Parco Degli Acquedotti And The Aqueducts Of Rome

Two ancient aqueducts in the Aqueduct Park, Rome

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Roman aqueducts were a remarkable feat of engineering. They were built to last, and many are still standing today. and many are still visible today. One of the best places to see ancient aqueducts in Rome is in the Parco degli Acquedotti. But why were these structures needed, and what is there for the visitor to see?

Building Roman Aqueducts

Wherever towns are built, there is a need to supply people with water. Earlier civilisations had devised methods of harvesting, filtering and storing water. However, the Romans expanded this technology by building aqueducts. While their preference was for underground tunnels, this was not always possible in mountainous areas where water had to be transported across valleys. This led to the building of long arched structures topped by water conduits.

You can still see the remains of aqueducts at many places around the former Roman empire. One of the most famous is in Segovia in Spain.

Looking through an arch to a Roman aqueduct
In the Parco degli Acquedotti – Aqua Felice and Aqua Claudia

Aqueducts Of Rome

As the largest city in the Roman empire, Rome required a vast amount of water. The first aqueduct – the Aqua Appia – was constructed in 312 BCE. The Romans built a total of eleven aqueducts in the city, the last being Aqua Traiana, in 109 CE.

During the 6th century Ostrogoth invaders destroyed parts of Rome’s aqueducts. This was a deliberate attempt to deprive the citizens of water. However, sections of many of the Roman structures remain, and can be seen today. And the Aqua Virgo is still in use. It feeds many of the city’s fountains, including the famous Trevi Fountain.

New aqueducts were built in later centuries. The most recent was the Acquedotto Appio-Alessandrino, in 1965.

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Parco Degli Acquedotti

The Parco Degli Acquedotti (part of the Appian Way Regional Park) contains long stretches of two aqueducts. The Aqua Claudia, one of the most important aqueducts of ancient Rome, was built in the 1st century CE to satisfy an increased demand for water for baths. It ran for 69 km, mostly underground, from the springs of the Arno Valley, in the hills beyond Tivoli, to the Palatine Hill.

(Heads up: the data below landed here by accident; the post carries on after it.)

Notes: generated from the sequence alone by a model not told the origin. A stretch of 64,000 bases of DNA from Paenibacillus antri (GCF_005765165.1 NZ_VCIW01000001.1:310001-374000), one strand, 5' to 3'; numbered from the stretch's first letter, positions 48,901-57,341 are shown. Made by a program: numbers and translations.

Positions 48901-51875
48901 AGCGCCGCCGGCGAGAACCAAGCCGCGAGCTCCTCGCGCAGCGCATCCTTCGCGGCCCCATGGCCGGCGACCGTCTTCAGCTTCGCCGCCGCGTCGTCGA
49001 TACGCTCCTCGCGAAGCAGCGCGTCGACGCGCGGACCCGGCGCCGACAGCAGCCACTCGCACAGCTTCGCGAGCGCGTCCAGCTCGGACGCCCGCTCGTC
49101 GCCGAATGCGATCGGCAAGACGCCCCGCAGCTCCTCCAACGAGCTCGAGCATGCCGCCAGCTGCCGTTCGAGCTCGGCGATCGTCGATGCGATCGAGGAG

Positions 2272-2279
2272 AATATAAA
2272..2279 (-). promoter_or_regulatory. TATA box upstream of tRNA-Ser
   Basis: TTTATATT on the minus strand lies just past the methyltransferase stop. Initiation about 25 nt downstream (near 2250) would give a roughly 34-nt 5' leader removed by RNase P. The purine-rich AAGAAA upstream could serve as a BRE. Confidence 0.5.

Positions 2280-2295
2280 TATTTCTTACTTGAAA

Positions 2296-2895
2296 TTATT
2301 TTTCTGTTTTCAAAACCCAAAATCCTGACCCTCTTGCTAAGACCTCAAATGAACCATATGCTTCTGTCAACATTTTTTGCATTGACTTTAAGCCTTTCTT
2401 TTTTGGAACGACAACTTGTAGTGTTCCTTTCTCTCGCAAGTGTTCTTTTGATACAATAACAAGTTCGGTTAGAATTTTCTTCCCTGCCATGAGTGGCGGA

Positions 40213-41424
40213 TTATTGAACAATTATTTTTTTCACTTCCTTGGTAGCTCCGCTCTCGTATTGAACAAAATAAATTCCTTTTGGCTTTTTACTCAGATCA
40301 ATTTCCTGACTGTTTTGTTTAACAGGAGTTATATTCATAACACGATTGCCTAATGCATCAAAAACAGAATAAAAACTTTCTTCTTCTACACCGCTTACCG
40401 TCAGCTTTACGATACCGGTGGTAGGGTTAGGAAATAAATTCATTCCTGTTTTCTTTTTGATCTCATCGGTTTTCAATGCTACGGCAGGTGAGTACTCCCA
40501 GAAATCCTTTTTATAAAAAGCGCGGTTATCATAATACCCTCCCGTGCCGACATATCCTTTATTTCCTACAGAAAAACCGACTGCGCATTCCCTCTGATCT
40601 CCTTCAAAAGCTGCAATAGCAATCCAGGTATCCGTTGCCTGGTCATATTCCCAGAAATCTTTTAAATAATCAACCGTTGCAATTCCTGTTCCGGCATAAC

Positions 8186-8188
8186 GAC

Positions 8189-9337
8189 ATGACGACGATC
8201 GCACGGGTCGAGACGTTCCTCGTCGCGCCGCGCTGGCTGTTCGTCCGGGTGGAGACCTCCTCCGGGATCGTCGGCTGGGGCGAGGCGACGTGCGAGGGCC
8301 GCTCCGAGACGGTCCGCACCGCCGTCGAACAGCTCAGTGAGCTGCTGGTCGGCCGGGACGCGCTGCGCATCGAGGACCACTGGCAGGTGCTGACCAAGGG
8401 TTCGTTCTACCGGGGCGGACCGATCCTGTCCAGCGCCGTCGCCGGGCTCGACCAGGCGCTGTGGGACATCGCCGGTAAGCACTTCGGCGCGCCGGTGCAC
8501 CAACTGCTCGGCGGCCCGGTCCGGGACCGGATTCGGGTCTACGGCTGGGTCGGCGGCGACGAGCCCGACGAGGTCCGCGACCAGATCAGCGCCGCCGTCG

Aqua Claudia - pinnable image
Pinnable image of the Aqua Claudia

The Aqua Felice is more recent, having been built in 1586. However, it incorporated sections of the ancient Aqua Marcia. The Aqua Claudia and Aqua Felice/ Aqua Marcia intersect in the Parco di Torre Fiscale, very close to the Aqueduct Park.

Visiting The Aqueduct Park

As well as the aqueducts, the Parco degli Acquedotti incorporates a small section of the Via Latina. This was the Roman road that ran to Campania, pre-dating the nearby Via Appia Antica. Quite apart from the Roman remains, the park is a pleasant place for a peaceful stroll. When I visited there were just a few joggers and dog walkers and – bizarrely – hundreds of bright green parakeets.

A stretch of ancient Roman road
The Via Latina passes the Aqua Claudia

To get to Parco degli Acquedotti take the metro (Line A) to Subaugusta. The park is a 10-15 minute walk from the station.

Where Else Can You See Aqueducts In Rome?

Although the best sections are in the Aqueduct Park, you can find fragments of Roman aqueducts elsewhere in the city. The Porta Maggiore, one of the gates in the 3rd century city walls, was originally a support for two structures: Aqua Claudia and Aqua Anio Novus. It is still possible to see the two separate water channels above the gate. When visiting the Porta Maggiore look out too for the Tomb of the Baker, a large and unusual Roman tomb from the 1st century BCE.

Remains of water channels above the Porta Maggiore
You can clearly see the two water channels above the Porta Maggiore

Elsewhere, the Arch of Drusus (close to the Appian Way Park) was once a part of the Aqua Antoniniana.

While you are in Rome, why not have a look at some of the city’s other Lesser Known Roman Sites.

About Bewitched by italy

Bewitched By Italy is owned and managed by Karen Warren.

I have been writing and travelling for many years (almost 70 countries at the last count), but Italy remains one of my favourite destinations. This website is my attempt to inform and inspire other travellers, and to share some of the things I’ve discovered along the way. Read more…


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5 thoughts on “Parco Degli Acquedotti And The Aqueducts Of Rome”

  1. I’m becoming a complete Roman ruin nut – each time I visit some I want more. This is fascinating, especially since recently I visited some amazing Roman aqueducts in France. I had somehow forgotten the fact that the Romans stayed in Gaul 500 years and of course used their significant building skills while they were here… They are all in relatively poor shape but at least they have managed to survive.

  2. Before reading your post I wasn’t aware of the Parco degli Acquedotti. I will definitely visit next time I’m in Rome, since I have become interested in Roman aqueducts as I’ve come across them in other places around the world.

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